The home can be understood as a group of 30 identical “ruin-boxes”, with no assigned function, stacked following “timeless” criteria (orientation, rows, privacy gradation, circulations, views and the changing relationship with external spaces) generating a variety of situations. Later on, the occupant, with the strategy of the hermit crab, will fit out the spaces with less durable services. As if he was conquering a preexisting building, timeless in character.
There are, therefore, two moments when approaching a restoration: one, the “ruin” component, the most perennial. A three-dimensional sponge made of porous concrete orders the space by means of rooms and limits. It is configured following patterns proven over time. It forms the solid shell, a matrix of simple cells with interior space which resists being expanded by aggregation. Animated by canopies that, as spatial-structural elements, define light cubes in different positions of the house, completing the ruin. And two, the “enabling” element, the fit-outer.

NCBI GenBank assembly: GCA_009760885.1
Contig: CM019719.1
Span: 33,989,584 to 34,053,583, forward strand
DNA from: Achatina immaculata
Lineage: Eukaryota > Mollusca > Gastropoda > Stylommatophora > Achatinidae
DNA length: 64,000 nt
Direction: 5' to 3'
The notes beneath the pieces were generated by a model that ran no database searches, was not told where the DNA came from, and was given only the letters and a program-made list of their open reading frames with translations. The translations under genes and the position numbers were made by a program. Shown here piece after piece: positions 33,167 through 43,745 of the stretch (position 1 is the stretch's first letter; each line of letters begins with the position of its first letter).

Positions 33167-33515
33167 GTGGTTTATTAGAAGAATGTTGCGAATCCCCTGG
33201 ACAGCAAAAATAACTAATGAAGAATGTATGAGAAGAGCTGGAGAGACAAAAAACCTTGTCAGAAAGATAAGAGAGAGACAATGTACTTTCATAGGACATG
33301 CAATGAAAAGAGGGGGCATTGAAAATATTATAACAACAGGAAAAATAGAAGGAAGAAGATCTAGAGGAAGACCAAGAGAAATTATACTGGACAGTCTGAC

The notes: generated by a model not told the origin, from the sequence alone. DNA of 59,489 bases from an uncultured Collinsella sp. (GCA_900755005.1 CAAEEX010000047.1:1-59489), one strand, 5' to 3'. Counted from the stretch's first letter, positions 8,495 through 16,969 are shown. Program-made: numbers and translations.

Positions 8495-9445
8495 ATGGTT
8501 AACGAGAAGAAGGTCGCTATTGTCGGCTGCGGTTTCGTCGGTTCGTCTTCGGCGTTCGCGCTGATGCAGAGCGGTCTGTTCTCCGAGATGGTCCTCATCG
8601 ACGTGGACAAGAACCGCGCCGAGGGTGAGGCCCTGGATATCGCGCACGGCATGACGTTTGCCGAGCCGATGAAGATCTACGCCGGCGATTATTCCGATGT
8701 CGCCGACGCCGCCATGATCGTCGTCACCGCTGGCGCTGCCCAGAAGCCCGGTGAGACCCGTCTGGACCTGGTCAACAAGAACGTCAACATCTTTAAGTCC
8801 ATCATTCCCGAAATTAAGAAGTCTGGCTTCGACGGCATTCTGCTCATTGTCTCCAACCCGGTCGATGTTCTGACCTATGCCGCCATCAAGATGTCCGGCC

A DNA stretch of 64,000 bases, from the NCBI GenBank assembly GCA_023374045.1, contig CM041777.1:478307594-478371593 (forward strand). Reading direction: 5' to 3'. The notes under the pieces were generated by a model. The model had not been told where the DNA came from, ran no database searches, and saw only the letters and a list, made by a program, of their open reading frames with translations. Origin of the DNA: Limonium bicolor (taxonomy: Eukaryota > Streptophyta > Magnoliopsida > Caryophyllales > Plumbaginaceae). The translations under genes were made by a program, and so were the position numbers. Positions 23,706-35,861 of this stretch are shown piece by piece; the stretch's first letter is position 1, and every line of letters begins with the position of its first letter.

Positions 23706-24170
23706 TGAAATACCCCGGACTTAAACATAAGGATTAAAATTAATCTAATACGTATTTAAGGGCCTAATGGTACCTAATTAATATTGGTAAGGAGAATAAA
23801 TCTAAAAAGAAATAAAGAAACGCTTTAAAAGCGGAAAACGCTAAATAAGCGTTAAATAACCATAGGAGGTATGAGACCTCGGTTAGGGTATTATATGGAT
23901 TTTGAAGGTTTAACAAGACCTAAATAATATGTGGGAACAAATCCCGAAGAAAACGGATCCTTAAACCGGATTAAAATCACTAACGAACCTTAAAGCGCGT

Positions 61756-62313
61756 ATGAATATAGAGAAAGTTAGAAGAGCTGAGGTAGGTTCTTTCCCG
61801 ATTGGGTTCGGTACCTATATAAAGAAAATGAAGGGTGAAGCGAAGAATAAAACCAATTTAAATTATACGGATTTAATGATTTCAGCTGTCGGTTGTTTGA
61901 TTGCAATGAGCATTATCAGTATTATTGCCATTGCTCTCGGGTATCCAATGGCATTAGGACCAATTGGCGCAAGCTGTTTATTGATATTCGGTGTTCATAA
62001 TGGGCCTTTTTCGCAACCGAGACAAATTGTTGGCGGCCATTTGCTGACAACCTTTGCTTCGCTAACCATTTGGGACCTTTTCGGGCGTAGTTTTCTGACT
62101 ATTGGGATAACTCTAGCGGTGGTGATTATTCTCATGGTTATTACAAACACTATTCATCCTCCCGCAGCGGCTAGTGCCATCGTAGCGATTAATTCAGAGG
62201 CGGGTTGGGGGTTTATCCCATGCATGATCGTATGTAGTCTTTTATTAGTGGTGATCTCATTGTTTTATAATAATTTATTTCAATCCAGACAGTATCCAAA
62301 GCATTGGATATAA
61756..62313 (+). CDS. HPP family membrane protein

The occupation is understood as additions made upon a given spatial-structural grid. The user has a starting point from which to make his home. In each space things happen, defined by him. Here is where, in contrast with the “ruin”, the “enabling” element appears, more perishable, allowing for changes over time.
From the start, we have the idea that we are designing a house for the next client after this one. Or the next after the next, and so on infinitely, like in a story by Borges. We are making, according to O. Fogué, science fiction. “The architect attempts to scientifically define something about which he will never know the life it will lead in the real world. Future situations, fictitious ones.”
Location: Requena, Spain
Architects: Crux Arquitectos & Manuel Cerdá Pérez
Photo: Milena Villalba